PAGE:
Don’t post in all CAPS… THAT’S CONSIDERED YELLING.
Take care with your words. Some people are bothered by grammar and spelling mistakes. Personally, they don’t bother me in a casual environment such as a peer to peer forum. But, I do find myself feeling really irritated when I see misused or misunderstood statements… such as declaring a mute point or asking for imput (for those that don’t see what I’m saying… that’s supposed to be moot point and input).
(This is akin to the irritation when I get a drawing and someone has included the name of a different health system. I can understand that someone would confuse two hospitals, and I can understand that someone would confuse two similar words, but I do tend to take that contractor less seriously because of a small careless mistake.)
Conversely, while a polite correction isn’t unrealistic, please refrain from hostile flaming of users over a simple spelling mistake.
Post your solution. Sometimes you’ll get a few suggestions on how to fix a particular problem. Help out the community by posting back, which one worked for you! Or, if you found an answer elsewhere, go back to your question and post your solution; guaranteed, someone will do a search and come across it later and be really grateful!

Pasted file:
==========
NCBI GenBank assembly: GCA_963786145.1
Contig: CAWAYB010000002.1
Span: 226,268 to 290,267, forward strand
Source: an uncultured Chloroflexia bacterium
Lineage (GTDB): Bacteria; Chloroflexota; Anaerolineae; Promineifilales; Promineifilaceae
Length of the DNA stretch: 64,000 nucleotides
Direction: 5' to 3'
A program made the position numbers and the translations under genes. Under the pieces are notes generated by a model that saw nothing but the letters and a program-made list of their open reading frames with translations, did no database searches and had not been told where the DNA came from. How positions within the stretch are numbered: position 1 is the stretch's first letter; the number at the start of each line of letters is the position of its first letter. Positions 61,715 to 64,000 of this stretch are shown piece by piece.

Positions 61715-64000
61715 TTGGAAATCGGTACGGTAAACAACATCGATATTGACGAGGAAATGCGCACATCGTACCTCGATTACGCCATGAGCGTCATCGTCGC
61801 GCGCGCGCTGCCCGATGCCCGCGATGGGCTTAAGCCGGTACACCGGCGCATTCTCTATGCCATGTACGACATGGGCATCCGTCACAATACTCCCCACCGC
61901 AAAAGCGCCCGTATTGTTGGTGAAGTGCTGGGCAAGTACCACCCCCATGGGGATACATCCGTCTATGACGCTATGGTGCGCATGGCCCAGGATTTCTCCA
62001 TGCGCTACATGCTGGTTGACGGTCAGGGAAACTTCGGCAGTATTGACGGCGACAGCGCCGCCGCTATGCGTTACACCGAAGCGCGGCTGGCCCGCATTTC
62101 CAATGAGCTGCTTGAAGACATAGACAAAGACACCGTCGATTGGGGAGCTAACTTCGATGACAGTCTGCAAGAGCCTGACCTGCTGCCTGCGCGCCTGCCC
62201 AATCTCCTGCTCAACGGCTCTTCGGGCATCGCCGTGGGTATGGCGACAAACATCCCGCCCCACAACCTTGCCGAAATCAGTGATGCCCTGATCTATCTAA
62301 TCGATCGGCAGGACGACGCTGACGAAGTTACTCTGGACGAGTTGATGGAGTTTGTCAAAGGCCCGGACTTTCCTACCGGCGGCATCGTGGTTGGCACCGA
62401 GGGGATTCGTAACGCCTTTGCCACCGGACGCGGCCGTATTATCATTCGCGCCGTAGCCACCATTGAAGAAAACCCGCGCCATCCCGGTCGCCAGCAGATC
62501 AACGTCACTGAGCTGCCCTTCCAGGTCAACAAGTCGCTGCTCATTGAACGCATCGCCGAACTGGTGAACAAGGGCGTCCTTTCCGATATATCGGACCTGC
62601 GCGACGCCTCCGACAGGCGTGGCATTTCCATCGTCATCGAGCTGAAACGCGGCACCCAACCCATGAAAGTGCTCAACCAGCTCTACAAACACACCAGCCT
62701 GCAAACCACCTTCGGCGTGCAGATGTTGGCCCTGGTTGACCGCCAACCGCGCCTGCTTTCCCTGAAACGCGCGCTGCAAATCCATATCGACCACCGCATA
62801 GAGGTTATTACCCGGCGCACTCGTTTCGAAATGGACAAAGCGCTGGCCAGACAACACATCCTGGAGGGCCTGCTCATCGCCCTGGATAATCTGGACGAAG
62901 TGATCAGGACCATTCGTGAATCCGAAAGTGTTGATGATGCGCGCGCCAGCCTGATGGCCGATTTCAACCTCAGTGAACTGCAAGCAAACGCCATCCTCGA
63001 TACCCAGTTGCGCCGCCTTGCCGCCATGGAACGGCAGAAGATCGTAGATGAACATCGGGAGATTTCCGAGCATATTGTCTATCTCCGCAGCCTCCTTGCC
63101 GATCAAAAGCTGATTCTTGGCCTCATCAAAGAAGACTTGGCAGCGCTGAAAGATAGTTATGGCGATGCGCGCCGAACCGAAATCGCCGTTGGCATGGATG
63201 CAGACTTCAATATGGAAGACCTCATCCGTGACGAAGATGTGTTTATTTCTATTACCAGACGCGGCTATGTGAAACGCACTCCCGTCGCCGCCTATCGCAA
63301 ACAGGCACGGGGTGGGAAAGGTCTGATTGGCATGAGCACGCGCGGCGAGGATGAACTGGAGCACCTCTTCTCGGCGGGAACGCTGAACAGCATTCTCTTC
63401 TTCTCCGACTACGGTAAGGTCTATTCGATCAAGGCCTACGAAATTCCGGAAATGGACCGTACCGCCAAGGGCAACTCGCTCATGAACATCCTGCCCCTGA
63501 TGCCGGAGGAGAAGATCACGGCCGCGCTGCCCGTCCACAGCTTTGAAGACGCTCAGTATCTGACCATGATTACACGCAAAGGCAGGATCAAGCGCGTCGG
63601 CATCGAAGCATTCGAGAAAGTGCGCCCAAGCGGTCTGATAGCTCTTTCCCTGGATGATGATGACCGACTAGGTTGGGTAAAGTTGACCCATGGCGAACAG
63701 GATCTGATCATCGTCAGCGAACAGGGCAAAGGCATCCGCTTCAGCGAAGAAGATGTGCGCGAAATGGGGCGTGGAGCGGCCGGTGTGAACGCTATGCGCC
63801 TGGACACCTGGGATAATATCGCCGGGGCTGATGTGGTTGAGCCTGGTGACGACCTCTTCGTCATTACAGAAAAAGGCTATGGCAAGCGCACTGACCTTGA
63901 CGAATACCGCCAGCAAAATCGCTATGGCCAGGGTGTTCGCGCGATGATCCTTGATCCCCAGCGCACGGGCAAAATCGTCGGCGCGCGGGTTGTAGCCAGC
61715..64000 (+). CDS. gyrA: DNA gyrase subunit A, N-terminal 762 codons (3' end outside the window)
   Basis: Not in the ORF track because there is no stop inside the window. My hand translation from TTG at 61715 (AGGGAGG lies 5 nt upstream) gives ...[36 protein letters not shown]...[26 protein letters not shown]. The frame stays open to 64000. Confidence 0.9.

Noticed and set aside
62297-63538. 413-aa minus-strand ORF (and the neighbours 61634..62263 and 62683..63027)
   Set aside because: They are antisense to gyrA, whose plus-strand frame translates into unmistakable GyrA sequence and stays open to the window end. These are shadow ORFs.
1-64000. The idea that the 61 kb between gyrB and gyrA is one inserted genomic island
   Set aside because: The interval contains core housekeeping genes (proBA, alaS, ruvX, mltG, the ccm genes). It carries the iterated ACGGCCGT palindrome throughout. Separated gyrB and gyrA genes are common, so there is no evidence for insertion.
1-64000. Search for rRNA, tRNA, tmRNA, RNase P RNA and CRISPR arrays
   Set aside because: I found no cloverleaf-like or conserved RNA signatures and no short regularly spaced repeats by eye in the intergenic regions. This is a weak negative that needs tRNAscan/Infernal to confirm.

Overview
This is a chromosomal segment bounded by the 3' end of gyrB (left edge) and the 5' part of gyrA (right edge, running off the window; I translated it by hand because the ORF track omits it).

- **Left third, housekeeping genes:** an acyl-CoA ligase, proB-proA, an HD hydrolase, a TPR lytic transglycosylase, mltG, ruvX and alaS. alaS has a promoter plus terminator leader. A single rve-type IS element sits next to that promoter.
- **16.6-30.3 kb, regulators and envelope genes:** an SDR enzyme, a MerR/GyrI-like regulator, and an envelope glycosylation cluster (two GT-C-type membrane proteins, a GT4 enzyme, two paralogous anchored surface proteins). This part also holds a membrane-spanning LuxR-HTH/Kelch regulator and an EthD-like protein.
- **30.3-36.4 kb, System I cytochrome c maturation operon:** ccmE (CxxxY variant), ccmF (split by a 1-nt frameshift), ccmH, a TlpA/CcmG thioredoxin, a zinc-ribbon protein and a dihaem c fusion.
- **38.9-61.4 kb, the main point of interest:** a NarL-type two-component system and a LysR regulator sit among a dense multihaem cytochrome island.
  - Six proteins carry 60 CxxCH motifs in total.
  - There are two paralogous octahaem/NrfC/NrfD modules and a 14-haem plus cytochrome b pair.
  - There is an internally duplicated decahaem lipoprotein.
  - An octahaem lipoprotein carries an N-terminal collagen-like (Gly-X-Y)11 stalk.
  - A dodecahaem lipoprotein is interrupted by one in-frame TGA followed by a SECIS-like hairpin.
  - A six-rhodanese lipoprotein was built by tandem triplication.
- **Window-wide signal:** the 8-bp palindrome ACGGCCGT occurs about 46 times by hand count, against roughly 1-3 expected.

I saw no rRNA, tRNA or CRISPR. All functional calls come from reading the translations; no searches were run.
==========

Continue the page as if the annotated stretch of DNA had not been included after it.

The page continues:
FWIW an FYI: geeks love acronyms… NTTAWWT. Don’t want to keep asking what people mean? IMHO, you need to just keep the link to Acronym Finder handy - http://www.acronymfinder.com/
Newsgroups are a Good Thing!
I am the only full-time CAD person in my company, and we all know that things break. Out of necessity, I discovered professional design newsgroups within six months of starting my career, and have been grateful ever since. Sometimes you get the answer you need, sometimes you just get a workaround, other times you get exactly what you required in a fantabulous AHA! moment.
I can assure you that the good outweighs the bad when you adhere to the rules and guidelines.
These tips are just a place to get started, after a while, you can feel more confident to let the atmosphere of the CAD forum that you choose guide you.
Edit: Here is a nice succinct list of things to keep in mind... http://blogs.squidoo.com/squidblog/?p=276
Here is a non-CAD-specific, but, humorous video about proper forum etiquette. Enjoy.